In general, in all the large-scale decisions he has had to make—whether or not to remain faithful to the original in its moments of weakness, whether or not to follow Kafka’s punctuation and Pasley’s chapter divisions, what variety of English to aim for—Harman has done well. Though his renderings of the most baffling moments in the text rarely strike one as inspired, he can certainly claim to have produced a version of the novel that is semantically accurate to an admirable degree, faithful to Kafka’s nuances, responsive to the tempo of his sentences and to the larger music of his paragraph construction. For the general reader as for the student, it will be the translation of preference for some time to come.

If there are lapses, such lapses do not point to any larger deficiency. If only to give an idea of their scale, I list a few.

(1) If the Muirs’ English has become a little dated Harman’s is, in places, unnecessarily colloquial: “stomped”; “what he had gone and done”; “all that great.” It also sometimes descends into unjustifiable clumsiness. The Muirs’ “Painful, even unbearable” is certainly better than Harman’s “unbearably excruciating.” Word choice is occasionally slightly off target: “the village environs” is better than “the village surroundings.”

(2) There are moments when Harman falls into mindless late-twentieth-century jargon: “Perhaps K. was being mistakenly positive now, just as he had been mistakenly negative with the peasants.” Better might be “Perhaps K. erred here on the side of good nature, where with the peasants he had erred on the side of bad nature.”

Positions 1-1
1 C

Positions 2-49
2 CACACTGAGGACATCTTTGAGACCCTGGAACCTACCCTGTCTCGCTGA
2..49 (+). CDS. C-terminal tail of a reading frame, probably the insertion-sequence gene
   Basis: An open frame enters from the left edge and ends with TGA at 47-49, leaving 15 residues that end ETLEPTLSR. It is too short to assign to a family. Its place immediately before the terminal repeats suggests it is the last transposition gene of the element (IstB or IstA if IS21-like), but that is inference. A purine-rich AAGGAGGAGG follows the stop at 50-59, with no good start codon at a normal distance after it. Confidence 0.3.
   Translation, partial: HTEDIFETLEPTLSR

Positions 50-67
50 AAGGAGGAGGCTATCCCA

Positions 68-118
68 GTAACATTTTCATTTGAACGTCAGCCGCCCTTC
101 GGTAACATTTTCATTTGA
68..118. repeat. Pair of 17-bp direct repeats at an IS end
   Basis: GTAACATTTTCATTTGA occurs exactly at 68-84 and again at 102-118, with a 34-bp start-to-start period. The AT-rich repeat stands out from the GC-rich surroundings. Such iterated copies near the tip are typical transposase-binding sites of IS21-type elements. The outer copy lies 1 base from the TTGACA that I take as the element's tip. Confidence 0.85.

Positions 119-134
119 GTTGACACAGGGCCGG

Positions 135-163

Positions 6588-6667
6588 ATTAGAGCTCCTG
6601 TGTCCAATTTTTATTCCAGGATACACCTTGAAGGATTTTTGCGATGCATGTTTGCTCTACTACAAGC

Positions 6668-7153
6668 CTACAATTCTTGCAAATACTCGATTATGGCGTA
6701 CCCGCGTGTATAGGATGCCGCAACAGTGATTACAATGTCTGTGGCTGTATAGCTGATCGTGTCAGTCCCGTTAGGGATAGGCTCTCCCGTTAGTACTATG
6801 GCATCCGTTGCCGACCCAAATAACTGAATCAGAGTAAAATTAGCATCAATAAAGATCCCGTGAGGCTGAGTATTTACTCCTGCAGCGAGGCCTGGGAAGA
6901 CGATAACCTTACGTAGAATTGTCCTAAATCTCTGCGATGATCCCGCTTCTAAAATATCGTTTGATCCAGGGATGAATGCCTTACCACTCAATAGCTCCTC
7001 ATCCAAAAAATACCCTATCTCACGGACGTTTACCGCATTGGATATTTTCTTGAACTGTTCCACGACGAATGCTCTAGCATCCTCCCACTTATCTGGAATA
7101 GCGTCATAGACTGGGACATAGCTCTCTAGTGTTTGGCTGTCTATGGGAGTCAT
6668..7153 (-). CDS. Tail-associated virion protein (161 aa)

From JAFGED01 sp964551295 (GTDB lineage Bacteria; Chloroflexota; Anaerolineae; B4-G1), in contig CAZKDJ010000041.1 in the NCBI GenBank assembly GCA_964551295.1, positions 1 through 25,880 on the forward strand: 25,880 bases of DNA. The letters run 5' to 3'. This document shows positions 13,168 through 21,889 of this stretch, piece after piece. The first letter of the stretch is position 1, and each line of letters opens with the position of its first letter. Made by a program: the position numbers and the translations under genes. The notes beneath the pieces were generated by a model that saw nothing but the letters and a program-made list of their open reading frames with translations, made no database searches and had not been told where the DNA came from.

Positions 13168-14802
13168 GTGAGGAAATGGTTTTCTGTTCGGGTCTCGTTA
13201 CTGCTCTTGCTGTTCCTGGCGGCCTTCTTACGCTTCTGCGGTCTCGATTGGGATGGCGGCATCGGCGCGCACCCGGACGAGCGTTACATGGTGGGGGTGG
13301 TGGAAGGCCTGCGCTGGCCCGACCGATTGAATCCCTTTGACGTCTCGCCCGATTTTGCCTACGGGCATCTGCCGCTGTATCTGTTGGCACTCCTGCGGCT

(3) The word Heimat (home, homeland) creates problems that Harman does not always solve. Though the Castle and village have a telephone system, it is not used for communication with the outside world, nor do the natives seem to venture abroad. K., in contrast, speaks of himself as a wanderer. Nevertheless, there is no suggestion that he is a foreigner in the usual sense of the word. In the world of The Castle there seem to be no national boundaries. So when, in Chapter Two, K.’s thoughts return to his Heimat, Harman’s translation “homeland” is too specific, particularly when we go on to read that his Heimat has a square and a church. “Home” or even “home town” would be safer.

(4) Harman is not immune from the temptations of overtranslating that so mar the Muir version. To translate Ihre schmutzige Familienwirtschaft as “your dirty family shambles” introduces ideas of blood and death not present in the original. “Your sordid family setup” would be better. Similarly, “freaks” (Wilkins/Kaiser) translates Ausgeburten rather more soberly than “evil spawn.”

(5) Sometimes fidelity to Kafka’s word order becomes mechanical and yields what sounds like a parody of German: “a large, heavy, and now open gate.” The German is sometimes followed even when there is a close English idiom: “a crying injustice” is better than “a screaming injustice.”

(6) It is not always clear that Harman recognizes Prague usages. For instance, the huge, three-doored item of furniture in the landlady’s office in Chapter 25, ein Kasten, is probably a wardrobe, as Wilkins/Kaiser have it, rather than a cabinet, as Harman has it.

(7) There are odd moments of inattention: “I entrusted a message to you not so you would forget it or garble it on your cobbler’s bench” should surely read “not so [that] you would forget it on your cobbler’s bench and garble it.”